WASHINGTON — Army Chief of Staff Gen. Mark Milley said he would use additional troops mandated by Congress to fill out undermanned tactical units.
"Manning has been the biggest of the problems dragging readiness back, preventing us from making leaps and bounds and improvements in readiness," Milley said at an Association of the US Army breakfast in Arlington, Virginia, on Thursday.
"If we get additional troops," he said, "we would prioritize the operational force in the tactical units within there in order to make them healthy."
Like last year, Milley said his priority this year is readiness. In recent years with shrinking budgets, modernization has taken a back seat so the Army can sustain operating at high-readiness levels.
And maintaining readiness isn't easy because the Army is stretched thin and deployments are only increasing.
Milley said the first tranche of tanks belonging to the 3rd Brigade of the 4th Division out of Fort Carson, Colorado, are arriving in Bremerhaven, Germany, marking the start of the deployment of the first heel-to-toe rotational heavy armored brigade combat team as part of the US military buildup in the region to reassure allies and deter against an aggressive Russia.
And in the Middle East, for the first time since the Korean War, the Army has simultaneously deployed two National Guard divisions — the 36th and the 29th.
The Army also has 28,500 troops in South Korea alone with others deployed in Japan as well as offshore, Milley said. The service continues to rotate a brigade through South Korea at a very high level of readiness to help defend South Korea against North Korea's ever-increasing missile launches.
"Readiness is not just training, manning and equipping back here," Milley said, but "part is strategic deployment, rotations through contingency or training events overseas. We have made significant strides but we are not there yet. We are not at the level of readiness that we need to fully execute the national strategic plans to the level that I would be comfortable with."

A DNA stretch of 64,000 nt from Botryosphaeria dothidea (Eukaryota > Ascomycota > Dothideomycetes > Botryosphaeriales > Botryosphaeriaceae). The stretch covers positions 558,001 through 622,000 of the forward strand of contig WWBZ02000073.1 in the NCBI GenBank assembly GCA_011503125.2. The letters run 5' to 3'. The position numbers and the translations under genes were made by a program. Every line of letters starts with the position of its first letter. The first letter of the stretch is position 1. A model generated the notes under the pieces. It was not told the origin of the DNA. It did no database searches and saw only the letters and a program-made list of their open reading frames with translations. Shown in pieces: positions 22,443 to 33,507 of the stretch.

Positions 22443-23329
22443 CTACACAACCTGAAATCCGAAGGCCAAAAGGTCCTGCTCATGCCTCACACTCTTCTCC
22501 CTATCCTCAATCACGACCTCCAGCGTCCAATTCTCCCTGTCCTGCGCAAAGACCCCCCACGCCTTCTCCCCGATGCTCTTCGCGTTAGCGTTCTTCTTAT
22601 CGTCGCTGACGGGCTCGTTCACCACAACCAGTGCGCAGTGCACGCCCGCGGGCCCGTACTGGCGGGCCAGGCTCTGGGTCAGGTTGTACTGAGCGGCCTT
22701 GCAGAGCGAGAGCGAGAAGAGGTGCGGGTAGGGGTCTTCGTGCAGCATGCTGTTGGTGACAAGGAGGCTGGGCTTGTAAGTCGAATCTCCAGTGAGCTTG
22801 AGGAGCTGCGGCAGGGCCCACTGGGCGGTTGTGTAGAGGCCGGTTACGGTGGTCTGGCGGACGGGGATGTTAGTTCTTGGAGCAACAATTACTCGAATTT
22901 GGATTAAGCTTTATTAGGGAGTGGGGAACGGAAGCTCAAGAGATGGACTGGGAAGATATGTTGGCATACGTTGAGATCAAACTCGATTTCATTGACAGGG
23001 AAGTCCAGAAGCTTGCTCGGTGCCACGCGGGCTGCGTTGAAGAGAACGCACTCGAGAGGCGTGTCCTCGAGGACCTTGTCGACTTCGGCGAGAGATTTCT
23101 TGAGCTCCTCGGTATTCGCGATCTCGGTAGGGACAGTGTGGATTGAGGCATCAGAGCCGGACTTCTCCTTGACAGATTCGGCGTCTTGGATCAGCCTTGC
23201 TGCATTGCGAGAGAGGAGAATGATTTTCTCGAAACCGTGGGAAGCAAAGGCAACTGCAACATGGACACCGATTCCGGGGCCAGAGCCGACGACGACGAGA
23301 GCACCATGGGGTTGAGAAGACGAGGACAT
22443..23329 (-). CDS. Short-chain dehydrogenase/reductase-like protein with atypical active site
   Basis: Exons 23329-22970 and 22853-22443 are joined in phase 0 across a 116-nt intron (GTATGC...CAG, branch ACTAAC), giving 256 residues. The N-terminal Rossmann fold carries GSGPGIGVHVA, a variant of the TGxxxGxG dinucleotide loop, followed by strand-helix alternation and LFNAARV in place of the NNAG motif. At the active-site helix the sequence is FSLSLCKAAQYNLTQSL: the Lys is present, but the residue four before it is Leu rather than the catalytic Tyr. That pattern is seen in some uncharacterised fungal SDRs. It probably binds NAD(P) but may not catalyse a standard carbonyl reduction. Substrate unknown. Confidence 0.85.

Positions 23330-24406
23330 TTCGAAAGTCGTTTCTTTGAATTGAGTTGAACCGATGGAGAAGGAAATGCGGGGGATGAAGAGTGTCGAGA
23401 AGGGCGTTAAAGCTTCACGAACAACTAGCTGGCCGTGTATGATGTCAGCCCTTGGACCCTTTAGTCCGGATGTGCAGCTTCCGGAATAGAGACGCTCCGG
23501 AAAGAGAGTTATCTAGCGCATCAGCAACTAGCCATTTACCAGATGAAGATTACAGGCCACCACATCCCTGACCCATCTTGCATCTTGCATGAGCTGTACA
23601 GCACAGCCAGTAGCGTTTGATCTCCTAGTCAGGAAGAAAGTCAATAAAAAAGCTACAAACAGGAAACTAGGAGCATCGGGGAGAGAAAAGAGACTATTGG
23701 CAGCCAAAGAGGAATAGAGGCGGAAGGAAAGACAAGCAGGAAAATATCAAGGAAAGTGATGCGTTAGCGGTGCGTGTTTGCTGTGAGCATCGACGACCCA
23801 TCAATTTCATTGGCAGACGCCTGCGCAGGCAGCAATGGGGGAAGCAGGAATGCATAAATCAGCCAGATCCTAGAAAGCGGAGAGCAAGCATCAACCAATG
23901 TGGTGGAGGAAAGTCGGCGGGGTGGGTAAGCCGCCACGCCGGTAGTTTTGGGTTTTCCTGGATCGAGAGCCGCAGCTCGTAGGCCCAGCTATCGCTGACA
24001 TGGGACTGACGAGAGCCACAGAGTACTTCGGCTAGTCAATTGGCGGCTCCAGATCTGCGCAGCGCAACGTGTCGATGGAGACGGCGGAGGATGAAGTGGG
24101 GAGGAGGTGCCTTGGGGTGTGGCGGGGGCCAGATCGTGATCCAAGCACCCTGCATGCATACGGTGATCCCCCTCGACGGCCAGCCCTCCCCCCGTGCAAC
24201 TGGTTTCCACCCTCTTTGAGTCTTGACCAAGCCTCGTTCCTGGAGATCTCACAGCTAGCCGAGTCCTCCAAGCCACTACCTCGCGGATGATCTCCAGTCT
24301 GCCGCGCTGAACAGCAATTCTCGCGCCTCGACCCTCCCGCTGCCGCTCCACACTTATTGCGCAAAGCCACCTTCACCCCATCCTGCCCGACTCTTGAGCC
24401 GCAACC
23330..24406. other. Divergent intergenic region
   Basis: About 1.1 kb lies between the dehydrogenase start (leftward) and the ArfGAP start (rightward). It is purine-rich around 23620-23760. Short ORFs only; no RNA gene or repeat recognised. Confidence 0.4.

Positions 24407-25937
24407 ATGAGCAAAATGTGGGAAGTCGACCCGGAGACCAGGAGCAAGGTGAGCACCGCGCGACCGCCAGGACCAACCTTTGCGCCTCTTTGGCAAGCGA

Milley cautioned that the troop increase must come with money because if it doesn’t it would create a "hollow force" — meaning less would be invested per soldier, driving down capability and readiness.
The Army is now congressionally mandated to bring its end strength to 476,000 by Oct. 1. The Army was planning for a drawdown to 475,000 by the end of fiscal 2016, a further decrease to 460,000 soldiers in 2017 and a final decrease to 450,000 in 2018.
Improving manning levels will be a top priority within readiness, Milley said, because existing formations are "understrength." The chief said the Army sets a target of 90 to 95 percent manning levels depending on the unit, but when 10 percent is unavailable or you take others out of the mix due to day-to-day activities, that strips troops from their training.
"You find units going into training sometimes are down to 80 percent or in some cases even lower, which is not good for readiness," he said.
While it is thought the Trump administration could mean bigger defense budgets in the future, Milley was cautious to discuss what he’d like to do with extra money should he have it.
The chief said he’s operating off a priority list that is based on the current president’s budget, but he indicated it would be poor planning if he didn’t have a priority list designed around a possibly larger budget.
"I have developed a priorities list, which has not been publicly disseminated," Milley said, and when the time comes spend from that list, he added, it will be shared with civilian leadership, the Department of the Army and Capitol Hill.
While the first priority will remain readiness, Milley did highlight some modernization priorities the Army will need to focus on in the coming years.
Air defense is an area with a capability gap, Milley said, but "we know what is out there and we want to work on that."
Ground mobility is another big area where the Army has introduced some programs, particularly one focused on providing better capabilities to the light infantry force.
"Aviation is very vulnerable against a near-peer, high-end threat," Milley said. So the Army is focused on protecting aircraft and extending their range, among other efforts.
The Army is looking at nontraditional kinetics like lasers, which is farther afield, and extending the range of munitions. And the service is heavily focused on fighting near-peer adversaries with capabilities — such as electronic warfare and position, navigation and timing in a GPS-denied environment — that give US forces freedom of action in the electromagnetic spectrum.
Jen Judson is an award-winning journalist covering land warfare for Defense News. She has also worked for Politico and Inside Defense. She holds a Master of Science degree in journalism from Boston University and a Bachelor of Arts degree from Kenyon College.